"}" "}"
] ]
}, },
...@@ -491,7 +496,14 @@ ...@@ -491,7 +496,14 @@
"cell_type": "markdown", "cell_type": "markdown",
"metadata": {}, "metadata": {},
"source": [ "source": [
"And if you want to reduce this size, you should use the `std::vector::erase()` method:" "It should be noticed that there are no requirements in the standard on the values past the logical end: we could have ended up with other values than '87' and '100'. "
]
},
{
"cell_type": "markdown",
"metadata": {},
"source": [
"Of course, you may encapsulate the second possibility in a custom-made function if you need it often (of course document it properly and specify it shuffles the elements in the container):"
] ]
}, },
{ {
...@@ -502,29 +514,81 @@ ...@@ -502,29 +514,81 @@
"source": [ "source": [
"#include <vector>\n", "#include <vector>\n",
"#include <algorithm>\n", "#include <algorithm>\n",
"#include <iostream>\n",
"\n", "\n",
"template<class T>\n",
"void EliminateDuplicate(std::vector<T>& vector)\n",
"{\n",
" std::sort(vector.begin(), vector.end());\n",
" vector.erase(std::unique(vector.begin(), vector.end()),\n",
" vector.end());\n",
"}"
]
},
{
"cell_type": "code",
"execution_count": null,
"metadata": {},
"outputs": [],
"source": [
"{\n", "{\n",
" std::vector<int> int_vec { -9, 87, 11, 0, -21, 100, -21, 17, -21 }; \n", " std::vector<int> int_vec { -9, 87, 11, 0, -21, 100, -21, 17, -21 }; \n",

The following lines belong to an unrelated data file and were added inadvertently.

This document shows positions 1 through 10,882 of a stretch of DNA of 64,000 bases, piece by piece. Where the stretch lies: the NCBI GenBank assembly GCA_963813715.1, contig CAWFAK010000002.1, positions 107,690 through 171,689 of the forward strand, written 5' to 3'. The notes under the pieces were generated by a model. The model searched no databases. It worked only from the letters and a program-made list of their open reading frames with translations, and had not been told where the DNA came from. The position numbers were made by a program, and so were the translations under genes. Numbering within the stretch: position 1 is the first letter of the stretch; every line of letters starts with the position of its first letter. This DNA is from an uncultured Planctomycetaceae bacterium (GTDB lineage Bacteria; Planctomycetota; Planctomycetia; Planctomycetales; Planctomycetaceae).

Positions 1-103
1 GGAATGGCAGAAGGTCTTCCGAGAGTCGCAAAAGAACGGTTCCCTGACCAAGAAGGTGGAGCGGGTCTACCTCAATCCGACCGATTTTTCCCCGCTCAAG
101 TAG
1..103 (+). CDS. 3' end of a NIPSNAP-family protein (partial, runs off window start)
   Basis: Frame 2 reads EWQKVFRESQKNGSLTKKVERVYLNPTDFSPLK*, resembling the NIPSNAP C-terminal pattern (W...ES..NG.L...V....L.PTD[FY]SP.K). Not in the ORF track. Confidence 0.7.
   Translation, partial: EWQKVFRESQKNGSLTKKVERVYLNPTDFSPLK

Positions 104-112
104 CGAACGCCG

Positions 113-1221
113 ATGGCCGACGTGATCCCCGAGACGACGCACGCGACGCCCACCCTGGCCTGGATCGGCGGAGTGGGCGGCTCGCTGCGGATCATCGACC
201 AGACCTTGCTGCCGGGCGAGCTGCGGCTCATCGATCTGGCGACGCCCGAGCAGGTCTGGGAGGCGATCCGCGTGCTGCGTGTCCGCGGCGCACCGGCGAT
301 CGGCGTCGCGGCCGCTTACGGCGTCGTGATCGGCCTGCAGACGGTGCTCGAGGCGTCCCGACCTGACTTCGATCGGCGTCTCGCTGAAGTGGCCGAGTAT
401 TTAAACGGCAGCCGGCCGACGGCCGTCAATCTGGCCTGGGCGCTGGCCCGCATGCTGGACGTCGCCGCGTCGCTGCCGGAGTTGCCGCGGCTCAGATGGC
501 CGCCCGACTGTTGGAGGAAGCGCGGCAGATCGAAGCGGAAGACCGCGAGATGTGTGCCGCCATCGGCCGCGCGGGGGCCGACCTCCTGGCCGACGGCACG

" \n",
" auto logical_end = std::remove_if(int_vec.begin(), int_vec.end(),\n",
" [](int value)\n",
" { \n",
" return value % 2 != 0;\n",
" });\n",
" \n",
" int_vec.erase(logical_end, int_vec.end());\n",
" \n", " \n",
" std::cout << \"The even values are: \";\n", " std::cout << \"Initially there are \" << int_vec.size() << \" values.\" << std::endl; \n",
" \n",
" EliminateDuplicate(int_vec); \n",
" \n",
" std::cout << \"The \" << int_vec.size() << \" unique values are (really this time!): \";\n",
" \n", " \n",
" for (auto item : int_vec)\n", " for (auto item : int_vec)\n",
" std::cout << item << \" \";\n", " std::cout << item << \" \";\n",
" \n", " \n",
" std::cout << std::endl;\n", " std::cout << std::endl;\n",
" std::cout << \"And the size of the vector is correctly \" << int_vec.size() << std::endl;\n",
"}" "}"
] ]
}, },
{
"cell_type": "markdown",
"metadata": {},
"source": [
"### std::remove_if"
]
},
{
"cell_type": "markdown",
"metadata": {},
"source": [
"The situation is exactly the same for [`std::remove_if`](http://www.cplusplus.com/reference/algorithm/remove_if/), which despite its name can't do it for the same reasons. So you also need to take care of the deallocation through the dedicated container method:"
]
},
{
"cell_type": "code",
"execution_count": null,
"metadata": {},
"outputs": [],
"source": [
"#include <list>\n",
"#include <algorithm>\n",
"#include <iostream>\n",
"\n",
"\n",
"std::list<int> list { -9, 87, 11, 0, -21, 100, -21, 17, -21 }; \n",
"\n",
"auto logical_end = std::remove_if(list.begin(), list.end(),\n",
" [](int value)\n",
" { \n",
" return value % 2 != 0;\n",
" });\n",
"\n",
"list.erase(logical_end, list.end());\n",
"\n",
"std::cout << \"The even values are: \";\n",
"\n",
"for (auto item : list)\n",
" std::cout << item << \" \";\n",
"\n",
"std::cout << std::endl;"
]
},
{ {
"cell_type": "markdown", "cell_type": "markdown",
"metadata": {}, "metadata": {},